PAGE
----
JEFFERSON CITY — The State Auditor’s Office removed the director of an audit of the office of former Attorney General Josh Hawley after Hawley alleged bias in the process, the new director of the audit said in a hearing Wednesday.

Hawley released an email excerpt Jan. 15 in which an audit manager suggested “beefing up” a section of the audit:

“I’m thinking I’ll just drop the confidentiality paragraph in the report and beef up the personal email/personal calendar section,” audit manager Pam Allison wrote. One minute later, she sent another, which read, “Please disregard that last email.”

The audit of Hawley’s office was prompted by a request from the secretary of state’s office because of the auditor’s office’s subpoena power. At issue is an allegation that Hawley misused public resources to boost his U.S. Senate campaign. Hawley’s office would have been the subject of a close-out audit whether or not he had resigned in January 2019, but the secretary of state’s request dealt with an issue that likely wouldn’t have been examined otherwise.

The hearing before the Special Committee on Government Oversight came as the race for Missouri governor heats up. Barring a primary upset, Democratic State Auditor Nicole Galloway is set to challenge Republican incumbent Gov. Mike Parson.

Rep. Nick Schroer, R-O’Fallon, questioned why the auditor’s office assigned Bobby Showers of the office as the director of the audit. Schroer said Showers had donated to then-Sen. Claire McCaskill’s campaign. Hawley ran against McCaskill. Schroer called into question possible bias.

Jon Hawles, director of quality control, said Showers had been removed from the audit around two weeks ago due to the possible appearance of bias and, at that time, Hawles took over. After a question from Rep. Dirk Deaton, R-Noel, Hawles said he couldn’t recall another instance of a director being removed from an audit in his 35 years of service.

He confirmed that the email was sent while Showers was overseeing the audit but said there was “no impropriety” in relation to the email, as the focus of audit reports can change significantly from the beginning to the end of the process.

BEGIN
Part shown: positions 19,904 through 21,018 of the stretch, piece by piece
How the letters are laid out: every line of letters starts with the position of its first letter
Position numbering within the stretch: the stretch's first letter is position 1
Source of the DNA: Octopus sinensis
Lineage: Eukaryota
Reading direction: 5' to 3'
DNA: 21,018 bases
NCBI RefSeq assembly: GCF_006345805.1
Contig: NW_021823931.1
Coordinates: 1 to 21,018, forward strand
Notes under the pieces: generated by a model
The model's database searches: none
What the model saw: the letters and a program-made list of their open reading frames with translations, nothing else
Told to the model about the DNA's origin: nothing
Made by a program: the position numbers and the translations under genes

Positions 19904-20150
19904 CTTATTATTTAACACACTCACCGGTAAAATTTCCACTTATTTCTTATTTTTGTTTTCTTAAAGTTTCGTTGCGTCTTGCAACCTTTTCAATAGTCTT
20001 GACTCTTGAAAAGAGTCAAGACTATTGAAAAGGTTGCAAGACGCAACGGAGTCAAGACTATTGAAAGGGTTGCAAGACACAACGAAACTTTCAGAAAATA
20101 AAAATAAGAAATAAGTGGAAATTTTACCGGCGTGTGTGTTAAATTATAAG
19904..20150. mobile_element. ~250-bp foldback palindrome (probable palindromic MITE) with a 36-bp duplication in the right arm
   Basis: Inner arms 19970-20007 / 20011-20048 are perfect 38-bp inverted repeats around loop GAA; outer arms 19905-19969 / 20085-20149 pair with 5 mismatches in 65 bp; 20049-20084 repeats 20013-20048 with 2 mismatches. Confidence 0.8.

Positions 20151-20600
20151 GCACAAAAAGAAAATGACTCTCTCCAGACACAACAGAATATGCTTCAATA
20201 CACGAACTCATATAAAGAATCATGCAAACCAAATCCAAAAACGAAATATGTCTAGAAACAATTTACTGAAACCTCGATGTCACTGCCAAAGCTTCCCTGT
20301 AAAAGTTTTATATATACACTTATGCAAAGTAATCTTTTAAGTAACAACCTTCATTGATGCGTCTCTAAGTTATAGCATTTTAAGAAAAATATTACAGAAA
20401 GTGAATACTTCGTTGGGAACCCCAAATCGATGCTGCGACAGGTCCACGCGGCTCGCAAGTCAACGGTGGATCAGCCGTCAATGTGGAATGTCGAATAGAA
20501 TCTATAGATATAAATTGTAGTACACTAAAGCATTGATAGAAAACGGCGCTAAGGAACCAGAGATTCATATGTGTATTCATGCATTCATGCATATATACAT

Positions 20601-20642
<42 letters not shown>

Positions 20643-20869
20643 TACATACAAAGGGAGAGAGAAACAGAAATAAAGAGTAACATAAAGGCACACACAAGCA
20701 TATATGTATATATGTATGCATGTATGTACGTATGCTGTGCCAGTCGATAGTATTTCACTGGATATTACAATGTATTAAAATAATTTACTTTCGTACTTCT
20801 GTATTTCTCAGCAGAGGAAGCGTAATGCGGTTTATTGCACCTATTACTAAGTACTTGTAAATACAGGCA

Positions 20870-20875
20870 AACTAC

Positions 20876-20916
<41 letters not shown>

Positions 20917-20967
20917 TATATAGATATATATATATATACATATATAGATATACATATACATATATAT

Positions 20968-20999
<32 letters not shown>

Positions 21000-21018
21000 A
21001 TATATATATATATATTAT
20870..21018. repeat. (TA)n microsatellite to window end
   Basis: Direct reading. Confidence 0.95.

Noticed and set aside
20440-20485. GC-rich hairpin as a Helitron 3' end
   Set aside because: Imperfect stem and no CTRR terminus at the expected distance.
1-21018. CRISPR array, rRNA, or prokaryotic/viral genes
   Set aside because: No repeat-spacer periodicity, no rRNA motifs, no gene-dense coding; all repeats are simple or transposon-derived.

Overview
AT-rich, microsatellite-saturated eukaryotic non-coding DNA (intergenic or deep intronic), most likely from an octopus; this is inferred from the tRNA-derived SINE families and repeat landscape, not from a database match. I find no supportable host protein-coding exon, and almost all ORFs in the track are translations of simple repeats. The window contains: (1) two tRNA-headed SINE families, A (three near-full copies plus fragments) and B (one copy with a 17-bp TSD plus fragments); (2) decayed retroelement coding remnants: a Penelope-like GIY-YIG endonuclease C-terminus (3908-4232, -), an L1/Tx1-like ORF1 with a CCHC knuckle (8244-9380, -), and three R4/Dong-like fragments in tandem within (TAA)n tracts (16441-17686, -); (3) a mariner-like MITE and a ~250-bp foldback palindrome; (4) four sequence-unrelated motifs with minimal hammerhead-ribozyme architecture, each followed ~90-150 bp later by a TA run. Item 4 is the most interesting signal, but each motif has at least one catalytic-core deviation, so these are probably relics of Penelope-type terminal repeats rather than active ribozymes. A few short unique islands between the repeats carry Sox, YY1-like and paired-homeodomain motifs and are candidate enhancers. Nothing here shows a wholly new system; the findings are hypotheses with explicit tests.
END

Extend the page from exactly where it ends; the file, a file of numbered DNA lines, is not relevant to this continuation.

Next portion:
Rep. Peter Merideth, D-St. Louis, asked Hawles if he had identified any bias while looking over Showers’ work.

“From the beginning, I don’t believe that there was any bias that occurred throughout the audit,” Hawles said. ... “Making the change would eliminate even the appearance of that.”

Rep. Rudy Veit, R-Wardsville, asked if the auditor’s office interviews employees before they’re assigned an audit to make sure they don’t have any biases. Hawles said that while there is not an interview process, auditors are required to fill out an independence evaluation form, which is designed to identify any biases. He emphasized that the office hires employees irrespective of their political background, and said the office doesn’t experience much turnover from administration to administration.

Hawles said even if an audit director was biased, it would be virtually impossible for an audit to be released that wasn’t independent. The audits go through quality control and are looked over by multiple other people to ensure that every conclusion drawn is linked and supported by evidence.

In a written statement, Galloway echoed Hawles’ testimony.

“Audit findings result from sufficient evidence and facts found during the course of audit work and in accordance with auditing standards,” she said. “It is simply not true that there was any political bias or impropriety during the audit process.”

According to previous Missourian reporting, state Sen. Dave Schatz, R-Sullivan, introduced Senate Bill 927, which would require the state auditor be audited by an independent certified public accountant. When asked if the bill was filed in response to the email’s release, Schatz replied that “you could probably say there’s a connection there.”

The head of the committee, Rep. Robert Ross, R-Yukon, did not rule out calling another committee hearing to discuss the audit.

It’s unclear if any action will be taken as a result of the hearing.

“There’s nothing off the top of my head we can do,” Schroer said. “We just want to expose any sort of bias or corrupt government. We want to go back to a more honest form of government.”

Claire Colby contributed to this report.

Supervising editor is Mark Horvit.

  • State Government reporter, fall 2019 Studying investigative journalism Reach me at, or in the newsroom at 882-5700

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